15. 15.
    American Diabetes Association. Standards of medical Care in Diabetes—2015 abridged for primary care providers. Clin Diabetes Publ Am Diabetes Assoc. 2015;33:97–111.Google Scholar
  16. 16.
    Avci D, Kelleci M. Alexithymia in patients with type 2 diabetes mellitus: the role of anxiety, depression, and glycemic control. Patient Prefer Adherence. 2016;10:1271–7.CrossRefGoogle Scholar
  17. 17.
    Damak R, Mnif L, Masmoudi J, Halwani N, Mnif F, Baati I, et al. P02-299 - alexithymia in diabetes type2. Eur Psychiatry. 2010;25:1008.CrossRefGoogle Scholar
  18. 18.
    Mnif L, Damak R, Mnif F, Ouanes S, Abid M, Jaoua A, et al. Alexithymia impact on type 1 and type 2 diabetes: a case-control study. Ann Endocrinol. 2014;75:2013–9.CrossRefGoogle Scholar
  19. 19.
    Hintistan S, Cilingir D, Birinci N. Alexithymia among elderly patients with diabetes. Pak J Med Sci. 2013;29:1344–8.CrossRefGoogle Scholar
  20. 20.
    Salminen JK, Saarijärvi S, Aärelä E, Toikka T, Kauhanen J. Prevalence of alexithymia and its association with sociodemographic variables in the general population of Finland. J Psychosom Res. 1999;46:75–82.CrossRefGoogle Scholar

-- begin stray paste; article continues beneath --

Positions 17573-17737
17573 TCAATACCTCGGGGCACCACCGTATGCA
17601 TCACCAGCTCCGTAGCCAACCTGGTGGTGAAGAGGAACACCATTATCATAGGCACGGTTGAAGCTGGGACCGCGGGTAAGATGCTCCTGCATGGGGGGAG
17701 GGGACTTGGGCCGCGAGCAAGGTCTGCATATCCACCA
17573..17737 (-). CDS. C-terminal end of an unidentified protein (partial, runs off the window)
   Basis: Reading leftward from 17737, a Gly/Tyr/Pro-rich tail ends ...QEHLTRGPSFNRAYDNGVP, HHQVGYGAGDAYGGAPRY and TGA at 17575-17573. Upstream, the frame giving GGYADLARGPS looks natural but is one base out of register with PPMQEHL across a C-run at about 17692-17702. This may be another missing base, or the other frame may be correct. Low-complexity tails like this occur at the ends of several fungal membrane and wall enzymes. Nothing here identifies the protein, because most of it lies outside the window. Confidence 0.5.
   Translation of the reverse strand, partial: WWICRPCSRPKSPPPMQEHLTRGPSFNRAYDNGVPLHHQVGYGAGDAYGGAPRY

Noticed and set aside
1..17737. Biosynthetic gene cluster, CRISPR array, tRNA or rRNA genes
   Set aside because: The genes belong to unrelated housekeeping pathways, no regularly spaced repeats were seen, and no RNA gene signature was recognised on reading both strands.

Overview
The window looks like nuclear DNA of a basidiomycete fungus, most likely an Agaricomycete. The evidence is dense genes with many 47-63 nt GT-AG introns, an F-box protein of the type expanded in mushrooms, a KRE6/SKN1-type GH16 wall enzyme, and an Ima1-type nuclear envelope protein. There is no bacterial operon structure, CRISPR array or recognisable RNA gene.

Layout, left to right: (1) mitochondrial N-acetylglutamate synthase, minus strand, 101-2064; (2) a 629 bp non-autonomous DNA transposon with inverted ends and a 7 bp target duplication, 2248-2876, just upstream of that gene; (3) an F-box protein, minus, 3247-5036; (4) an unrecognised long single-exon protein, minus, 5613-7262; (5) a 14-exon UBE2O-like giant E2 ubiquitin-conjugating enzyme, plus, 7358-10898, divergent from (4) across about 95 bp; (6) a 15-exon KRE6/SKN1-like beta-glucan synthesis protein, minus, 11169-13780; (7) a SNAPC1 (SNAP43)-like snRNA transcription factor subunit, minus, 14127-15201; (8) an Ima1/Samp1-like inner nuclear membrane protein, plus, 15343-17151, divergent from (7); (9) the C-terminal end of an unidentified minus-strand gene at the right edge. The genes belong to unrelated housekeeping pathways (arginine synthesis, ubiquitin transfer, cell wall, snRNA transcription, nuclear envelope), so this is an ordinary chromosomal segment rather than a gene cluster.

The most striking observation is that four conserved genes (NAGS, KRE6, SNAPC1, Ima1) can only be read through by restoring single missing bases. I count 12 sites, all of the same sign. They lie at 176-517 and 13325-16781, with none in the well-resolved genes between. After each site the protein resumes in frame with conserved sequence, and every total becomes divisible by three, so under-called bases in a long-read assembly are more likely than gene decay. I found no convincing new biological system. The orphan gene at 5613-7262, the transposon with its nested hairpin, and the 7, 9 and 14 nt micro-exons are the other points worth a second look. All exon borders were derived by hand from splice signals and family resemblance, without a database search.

21. 21.
    Stingl M, Naundorf K, vom Felde L, Bernd H. Alexithymia in type I and type II diabetes. Interv Obes Diabetes. 2018;1:1–4.Google Scholar
  22. 22.
    Levant RF, Hall RJ, Williams CM, Hasan NT. Gender differences in alexithymia. Psychol Men Masculinity. 2009;10:190–203.CrossRefGoogle Scholar
  23. 23.
    Abramson L, McClelland DC, Brown D, Kelner S. Alexithymic characteristics and metabolic control in diabetic and healthy adults. J Nerv Ment Dis. 1991;179:490–4.CrossRefGoogle Scholar
  24. 24.
    Contreras CM, Gutiérrez-García AG. Cognitive impairment in diabetes and poor glucose utilization in the intracellular neural milieu. Med Hypotheses. 2017;104:160–5.CrossRefGoogle Scholar
  25. 25.
    Jones DT. Neural networks, cognition, and diabetes: what is the connection? Diabetes. 2012;61:1653–5.CrossRefGoogle Scholar
  26. 26.
    Morie KP, Yip SW, Nich C, Hunkele K, Carroll KM, Potenza MN. Alexithymia and addiction: a review and preliminary data suggesting neurobiological links to reward/loss processing. Curr Addict Rep. 2016;3:239–48.CrossRefGoogle Scholar
  27. 27.
    Misterska E, Glowacki M, Adamczyk K, Glowacki J, Harasymczuk J. A longitudinal study of alexithymia in relation to physical activity in adolescent females with scoliosis subjected to cheneau brace treatment: preliminary report. Spine. 2014;39:E1026–34.CrossRefGoogle Scholar

Copyright information

© Springer Nature Switzerland AG 2019

Authors and Affiliations

  1. 1.Faculty of Public HealthLebanese German University (LGU)KeserwanLebanon
  2. 2.Faculty of MedicineSaint-Joseph University (USJ)BeirutLebanon
  3. 3.Faculty of Public Health IILebanese UniversityFanarLebanon

Personalised recommendations